Four ways to fight procurement fraud

Focal Point CEO Anders Lillevik discusses four ways to fight back against procurement fraud

Kickbacks, price fixing, bid rigging – corrupting the procurement process has never been easier, or more profitable. According to the latest figures from the Association of Certified Fraud Examiners (ACFE), more than $4.7 trillion is lost annually to occupational fraud worldwide. From cryptocurrency scams to falsifying pandemic relief loans, the ongoing digitization and globalisation of modern business have created blind spots that continue to be exploited by bad actors, both internally and externally. 

Procurement fraud is an especially destructive practice, aided in no small part by just how obvious it can be to detect. Procurement itself is the process of a business or government agency purchasing goods or services, usually through competitive bidding that involves multiple parties. Fraud occurs whenever there is an attempt to degrade the integrity of that acquisition process. 

“The most common frauds involve a trade off, either in cash or kind, in exchange for a favour,” said EY in a recent report.” To give an example, a vendor may be issued a contract at a significantly higher price than the market price, and the procurement manager is compensated in cash, material items, or other ways for awarding the contract. Procurement malpractices are usually perpetrated by contractors, third party subcontractors, and, at times, might also involve in-house staff.”

As with all fraud, there can be a wide range of scenarios – from sophisticated schemes utilising international shell companies and high-level bribery to simple conflicts of interest and tiny charges meant to fly under the radar. For this reason, spotting procurement fraud takes constant vigilance and a unified view of all processes.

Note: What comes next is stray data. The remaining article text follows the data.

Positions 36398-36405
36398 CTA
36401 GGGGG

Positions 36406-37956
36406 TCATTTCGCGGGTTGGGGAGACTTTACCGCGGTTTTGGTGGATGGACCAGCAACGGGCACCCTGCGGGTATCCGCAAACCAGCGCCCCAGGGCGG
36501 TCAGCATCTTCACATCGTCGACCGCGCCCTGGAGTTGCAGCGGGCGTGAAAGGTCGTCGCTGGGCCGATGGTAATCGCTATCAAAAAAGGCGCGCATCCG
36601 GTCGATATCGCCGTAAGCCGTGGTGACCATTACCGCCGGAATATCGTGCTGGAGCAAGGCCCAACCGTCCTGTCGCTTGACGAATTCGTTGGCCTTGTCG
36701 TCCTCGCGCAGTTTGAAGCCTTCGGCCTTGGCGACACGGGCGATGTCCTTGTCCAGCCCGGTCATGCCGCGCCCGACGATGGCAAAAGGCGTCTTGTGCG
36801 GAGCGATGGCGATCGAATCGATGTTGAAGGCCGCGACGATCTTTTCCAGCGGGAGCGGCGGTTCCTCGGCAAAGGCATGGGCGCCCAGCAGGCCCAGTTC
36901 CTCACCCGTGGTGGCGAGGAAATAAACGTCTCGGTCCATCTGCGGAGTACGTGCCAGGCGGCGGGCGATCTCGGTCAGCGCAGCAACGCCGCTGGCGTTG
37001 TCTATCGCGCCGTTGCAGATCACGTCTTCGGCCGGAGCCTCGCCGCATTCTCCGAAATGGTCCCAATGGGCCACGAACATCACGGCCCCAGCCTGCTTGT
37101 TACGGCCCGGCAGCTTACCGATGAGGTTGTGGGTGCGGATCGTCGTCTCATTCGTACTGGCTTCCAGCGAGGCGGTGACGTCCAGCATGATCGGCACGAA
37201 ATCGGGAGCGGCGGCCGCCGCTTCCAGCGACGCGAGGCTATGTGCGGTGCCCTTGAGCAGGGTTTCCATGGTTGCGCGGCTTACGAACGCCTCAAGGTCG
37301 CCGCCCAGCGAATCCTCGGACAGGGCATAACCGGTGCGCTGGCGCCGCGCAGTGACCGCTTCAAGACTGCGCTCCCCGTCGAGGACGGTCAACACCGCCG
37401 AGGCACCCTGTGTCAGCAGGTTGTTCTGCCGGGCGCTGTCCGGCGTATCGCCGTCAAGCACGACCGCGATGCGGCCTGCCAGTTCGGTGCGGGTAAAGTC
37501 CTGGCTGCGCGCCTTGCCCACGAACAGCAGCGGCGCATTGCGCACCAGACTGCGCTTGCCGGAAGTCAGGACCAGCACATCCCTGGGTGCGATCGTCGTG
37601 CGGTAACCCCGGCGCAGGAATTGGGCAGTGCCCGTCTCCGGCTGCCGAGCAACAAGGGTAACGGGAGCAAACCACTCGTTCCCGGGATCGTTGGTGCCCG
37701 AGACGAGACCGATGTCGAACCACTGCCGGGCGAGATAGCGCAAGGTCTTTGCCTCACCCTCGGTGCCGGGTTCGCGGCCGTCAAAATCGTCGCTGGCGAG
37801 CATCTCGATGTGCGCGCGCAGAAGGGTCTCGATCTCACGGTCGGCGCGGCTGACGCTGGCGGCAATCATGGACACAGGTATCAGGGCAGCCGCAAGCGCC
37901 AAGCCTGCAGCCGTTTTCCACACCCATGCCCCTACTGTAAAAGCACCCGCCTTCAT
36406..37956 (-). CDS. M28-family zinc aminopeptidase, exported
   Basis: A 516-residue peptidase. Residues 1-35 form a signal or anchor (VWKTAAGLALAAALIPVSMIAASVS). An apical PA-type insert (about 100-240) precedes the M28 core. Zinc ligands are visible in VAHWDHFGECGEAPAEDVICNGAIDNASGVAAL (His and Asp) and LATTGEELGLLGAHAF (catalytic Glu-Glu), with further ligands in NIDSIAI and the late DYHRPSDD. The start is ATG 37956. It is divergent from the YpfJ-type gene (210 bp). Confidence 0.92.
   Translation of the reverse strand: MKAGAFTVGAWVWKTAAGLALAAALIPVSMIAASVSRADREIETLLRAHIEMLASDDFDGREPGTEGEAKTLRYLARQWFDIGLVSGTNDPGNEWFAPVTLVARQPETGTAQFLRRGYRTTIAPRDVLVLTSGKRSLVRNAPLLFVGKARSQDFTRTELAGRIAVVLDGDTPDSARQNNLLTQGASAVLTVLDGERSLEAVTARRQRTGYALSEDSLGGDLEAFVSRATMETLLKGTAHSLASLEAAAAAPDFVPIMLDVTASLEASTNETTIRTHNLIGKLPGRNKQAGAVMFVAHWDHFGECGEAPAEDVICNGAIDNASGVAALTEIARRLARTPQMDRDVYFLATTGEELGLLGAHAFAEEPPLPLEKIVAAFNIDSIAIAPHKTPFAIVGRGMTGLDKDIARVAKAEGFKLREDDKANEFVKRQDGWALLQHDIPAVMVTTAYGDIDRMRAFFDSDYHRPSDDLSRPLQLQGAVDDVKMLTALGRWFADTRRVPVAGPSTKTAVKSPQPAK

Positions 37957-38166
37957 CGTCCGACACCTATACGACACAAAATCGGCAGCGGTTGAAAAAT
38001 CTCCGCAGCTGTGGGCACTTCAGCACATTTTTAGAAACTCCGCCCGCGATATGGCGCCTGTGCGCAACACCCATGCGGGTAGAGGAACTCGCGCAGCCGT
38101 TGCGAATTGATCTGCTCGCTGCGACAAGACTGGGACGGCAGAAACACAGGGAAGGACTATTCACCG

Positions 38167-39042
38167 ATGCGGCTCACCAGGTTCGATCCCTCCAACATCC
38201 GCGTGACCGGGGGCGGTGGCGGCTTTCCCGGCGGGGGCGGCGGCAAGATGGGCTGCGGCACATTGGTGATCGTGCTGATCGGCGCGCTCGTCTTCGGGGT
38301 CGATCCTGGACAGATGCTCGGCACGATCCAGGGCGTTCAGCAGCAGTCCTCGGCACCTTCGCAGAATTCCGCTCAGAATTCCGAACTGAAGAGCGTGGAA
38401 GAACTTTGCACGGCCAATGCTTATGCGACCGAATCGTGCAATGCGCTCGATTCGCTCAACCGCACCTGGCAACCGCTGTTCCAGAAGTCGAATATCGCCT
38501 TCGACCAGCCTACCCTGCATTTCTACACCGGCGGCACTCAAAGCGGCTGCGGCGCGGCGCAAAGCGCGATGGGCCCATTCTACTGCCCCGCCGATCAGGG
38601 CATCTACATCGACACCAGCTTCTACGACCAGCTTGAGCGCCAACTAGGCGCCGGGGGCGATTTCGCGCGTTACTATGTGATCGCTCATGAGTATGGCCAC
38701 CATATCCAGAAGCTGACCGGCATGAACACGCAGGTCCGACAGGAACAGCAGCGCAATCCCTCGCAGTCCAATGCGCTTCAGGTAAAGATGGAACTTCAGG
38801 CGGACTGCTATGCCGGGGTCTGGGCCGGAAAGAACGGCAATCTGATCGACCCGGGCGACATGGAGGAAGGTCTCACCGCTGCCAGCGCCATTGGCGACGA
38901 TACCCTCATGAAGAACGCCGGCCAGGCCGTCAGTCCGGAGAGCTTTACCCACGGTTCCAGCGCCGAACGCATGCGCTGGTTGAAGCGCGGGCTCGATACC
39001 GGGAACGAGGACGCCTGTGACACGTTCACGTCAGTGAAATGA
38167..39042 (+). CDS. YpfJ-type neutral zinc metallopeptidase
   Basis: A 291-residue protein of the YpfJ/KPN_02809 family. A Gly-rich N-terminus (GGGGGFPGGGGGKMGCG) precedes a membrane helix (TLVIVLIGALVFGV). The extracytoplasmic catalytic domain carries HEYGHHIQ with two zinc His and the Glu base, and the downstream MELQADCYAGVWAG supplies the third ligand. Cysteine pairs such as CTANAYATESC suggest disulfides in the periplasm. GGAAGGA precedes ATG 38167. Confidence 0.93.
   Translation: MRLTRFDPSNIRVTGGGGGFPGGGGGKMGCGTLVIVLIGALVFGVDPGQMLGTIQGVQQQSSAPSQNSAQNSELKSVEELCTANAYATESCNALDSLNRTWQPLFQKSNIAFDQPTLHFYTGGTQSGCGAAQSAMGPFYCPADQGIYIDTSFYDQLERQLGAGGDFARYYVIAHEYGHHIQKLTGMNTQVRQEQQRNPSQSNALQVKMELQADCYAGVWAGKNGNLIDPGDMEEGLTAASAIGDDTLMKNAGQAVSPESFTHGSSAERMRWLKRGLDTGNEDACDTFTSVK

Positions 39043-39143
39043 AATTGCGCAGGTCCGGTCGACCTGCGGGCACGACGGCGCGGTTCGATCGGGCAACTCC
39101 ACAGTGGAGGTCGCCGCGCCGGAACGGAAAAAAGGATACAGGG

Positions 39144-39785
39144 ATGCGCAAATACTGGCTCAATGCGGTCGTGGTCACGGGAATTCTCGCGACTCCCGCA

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Four ways to Mitigate Procurement Fraud

As Warren Buffet pointed out in his 1998 Berkshire Hathaway Chairman’s Letter, “It has been far safer to steal large sums with a pen than small sums with a gun.” Meaning, in the history of business, there have always been individuals or groups that seek to gain an advantage by using the system against itself, searching for profitable vulnerabilities. Often a company’s own employees know these weak spots best and can manipulate either people or details to their benefit. 

Despite the best intentions of hiring managers, a company is never truly able to predict the future actions of employees or vendors, especially when hundreds of millions of dollars are in play. Procurement fraud has touched every aspect of business, from well-respected global brands to government agencies, so it’s one of those rare threats that can truly impact any company at any time. Here are four safeguards to consider when reviewing your own internal procurement processes: 

Consistently Reevaluate Approved Vendors 

Complacency is the lifeblood of fraud, and procurement teams can be lulled into a false sense of security when dealing with longtime vendors. It may seem cynical, but Chief Procurement Officers (CPOs) should always operate with a, “What’s the worst that could happen?” mindset. Meaning, never assume that just because a vendor has passed your initial security checks or has a good industry reputation that they are incapable of malfeasance. All it takes is one bad actor or the influence of external pressures to turn a friend into a foe.